Conducting a follow-up to "What the Best College Teachers Do" by Ken Bain, Michael Schwartz (Washburn) is investigating what the best law teachers do. He hopes to "identify the best law teachers in America," "synthesize the principles by which they teach," and "share these principles and stories of these wonderful teachers by documenting them in a book." Indeed, Schwartz already has a contract with Harvard University Press to publish "What the Best Law Teachers Do" in 2011.
Monday, March 31, 2008
The Chronicle of Higher Education has a story (link will explode in five days), quoting me, about Pfizer's efforts to obtain discovery into the peer review process. It is a better story than most, in my view, in terms of recognizing the potentially overblown (but not baseless) predictions of doom raised by journal editors. As the story notes, but just to be sure it's clear, I have done work for pharma companies, though not Pfizer.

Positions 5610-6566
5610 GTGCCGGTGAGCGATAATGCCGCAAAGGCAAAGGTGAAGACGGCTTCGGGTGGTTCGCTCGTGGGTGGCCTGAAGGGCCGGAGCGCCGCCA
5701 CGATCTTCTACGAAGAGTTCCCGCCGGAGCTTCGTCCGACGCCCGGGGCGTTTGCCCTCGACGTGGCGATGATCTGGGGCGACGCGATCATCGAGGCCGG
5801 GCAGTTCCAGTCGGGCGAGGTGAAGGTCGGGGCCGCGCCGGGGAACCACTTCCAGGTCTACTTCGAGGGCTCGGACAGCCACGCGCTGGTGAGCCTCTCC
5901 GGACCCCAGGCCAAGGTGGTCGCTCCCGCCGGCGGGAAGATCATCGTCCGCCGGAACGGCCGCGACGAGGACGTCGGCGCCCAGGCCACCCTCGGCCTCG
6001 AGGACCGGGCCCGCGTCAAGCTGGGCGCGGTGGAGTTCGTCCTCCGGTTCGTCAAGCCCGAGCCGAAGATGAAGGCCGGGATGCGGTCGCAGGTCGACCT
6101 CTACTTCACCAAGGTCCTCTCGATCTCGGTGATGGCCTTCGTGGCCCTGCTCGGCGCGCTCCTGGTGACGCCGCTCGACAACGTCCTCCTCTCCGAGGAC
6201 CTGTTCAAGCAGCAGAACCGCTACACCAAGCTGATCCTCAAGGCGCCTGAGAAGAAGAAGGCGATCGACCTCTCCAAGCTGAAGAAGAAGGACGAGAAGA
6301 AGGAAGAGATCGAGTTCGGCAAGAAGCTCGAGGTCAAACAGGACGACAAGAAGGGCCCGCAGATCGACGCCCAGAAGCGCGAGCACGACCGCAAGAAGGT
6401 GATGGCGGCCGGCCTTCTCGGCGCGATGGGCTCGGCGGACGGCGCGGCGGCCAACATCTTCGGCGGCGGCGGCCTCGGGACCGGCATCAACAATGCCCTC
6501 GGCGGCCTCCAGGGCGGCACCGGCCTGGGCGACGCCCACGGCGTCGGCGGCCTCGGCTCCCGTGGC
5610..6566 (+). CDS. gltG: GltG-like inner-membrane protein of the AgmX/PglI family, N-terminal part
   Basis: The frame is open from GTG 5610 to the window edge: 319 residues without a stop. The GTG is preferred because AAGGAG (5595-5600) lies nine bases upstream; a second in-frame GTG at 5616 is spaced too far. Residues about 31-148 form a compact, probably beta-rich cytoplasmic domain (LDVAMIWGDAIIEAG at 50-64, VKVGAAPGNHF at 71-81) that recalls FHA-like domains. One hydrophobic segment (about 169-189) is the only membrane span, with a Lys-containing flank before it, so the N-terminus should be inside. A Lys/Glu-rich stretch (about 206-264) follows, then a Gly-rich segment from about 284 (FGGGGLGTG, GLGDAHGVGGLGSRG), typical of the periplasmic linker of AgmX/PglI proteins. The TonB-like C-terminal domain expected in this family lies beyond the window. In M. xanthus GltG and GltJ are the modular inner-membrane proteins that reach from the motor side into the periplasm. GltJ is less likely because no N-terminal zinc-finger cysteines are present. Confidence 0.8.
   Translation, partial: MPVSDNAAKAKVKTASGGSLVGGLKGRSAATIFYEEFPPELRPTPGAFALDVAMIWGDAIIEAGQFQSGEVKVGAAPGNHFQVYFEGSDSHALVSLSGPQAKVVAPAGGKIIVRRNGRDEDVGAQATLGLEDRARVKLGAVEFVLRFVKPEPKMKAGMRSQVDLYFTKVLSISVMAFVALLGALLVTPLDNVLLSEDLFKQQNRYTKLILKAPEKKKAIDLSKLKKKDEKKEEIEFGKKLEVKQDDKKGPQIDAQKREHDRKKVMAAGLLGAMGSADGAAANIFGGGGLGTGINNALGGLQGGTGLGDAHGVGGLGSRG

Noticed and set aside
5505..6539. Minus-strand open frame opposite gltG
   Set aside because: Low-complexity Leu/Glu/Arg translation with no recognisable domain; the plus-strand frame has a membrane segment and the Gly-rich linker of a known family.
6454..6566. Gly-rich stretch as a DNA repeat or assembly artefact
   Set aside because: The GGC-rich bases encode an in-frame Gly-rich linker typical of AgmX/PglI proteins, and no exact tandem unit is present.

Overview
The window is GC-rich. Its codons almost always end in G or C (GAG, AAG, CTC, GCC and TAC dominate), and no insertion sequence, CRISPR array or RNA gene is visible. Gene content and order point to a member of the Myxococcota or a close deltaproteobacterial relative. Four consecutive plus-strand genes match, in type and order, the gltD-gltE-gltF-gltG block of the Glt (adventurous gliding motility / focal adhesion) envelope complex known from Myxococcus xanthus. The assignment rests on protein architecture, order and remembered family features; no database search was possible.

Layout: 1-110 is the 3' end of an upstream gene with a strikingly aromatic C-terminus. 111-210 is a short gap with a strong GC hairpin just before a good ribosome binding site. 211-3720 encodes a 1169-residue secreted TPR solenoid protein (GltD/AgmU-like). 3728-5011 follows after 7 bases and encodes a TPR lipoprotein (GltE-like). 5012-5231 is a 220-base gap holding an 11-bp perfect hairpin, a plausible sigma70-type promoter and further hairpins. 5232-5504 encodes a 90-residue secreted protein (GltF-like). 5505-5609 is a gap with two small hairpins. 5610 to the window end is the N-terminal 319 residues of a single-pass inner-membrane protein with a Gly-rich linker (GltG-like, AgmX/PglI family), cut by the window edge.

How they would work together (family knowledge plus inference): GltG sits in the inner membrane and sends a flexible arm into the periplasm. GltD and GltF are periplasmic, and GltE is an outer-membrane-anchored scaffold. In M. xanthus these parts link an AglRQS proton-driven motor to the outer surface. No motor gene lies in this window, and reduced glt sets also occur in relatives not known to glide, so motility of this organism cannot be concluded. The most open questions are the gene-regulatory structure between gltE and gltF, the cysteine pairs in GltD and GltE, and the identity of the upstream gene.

Eric Posner, on the new Slate law blog, has more on Scalia's criticism of press coverage, finding that, indeed, some coverage of the Riegel preemption ruling suggested that the Court just decided it liked the FDA, and that tort suits were thus preempted -- rather than engaging in a textual analysis, etc. Of course, as Posner points out, how one does that textual analysis is often (always?) affected by one's other inclinations, so some of the discussion (particularly that of the NYT's editorial) is not as unfair as Scalia suggests.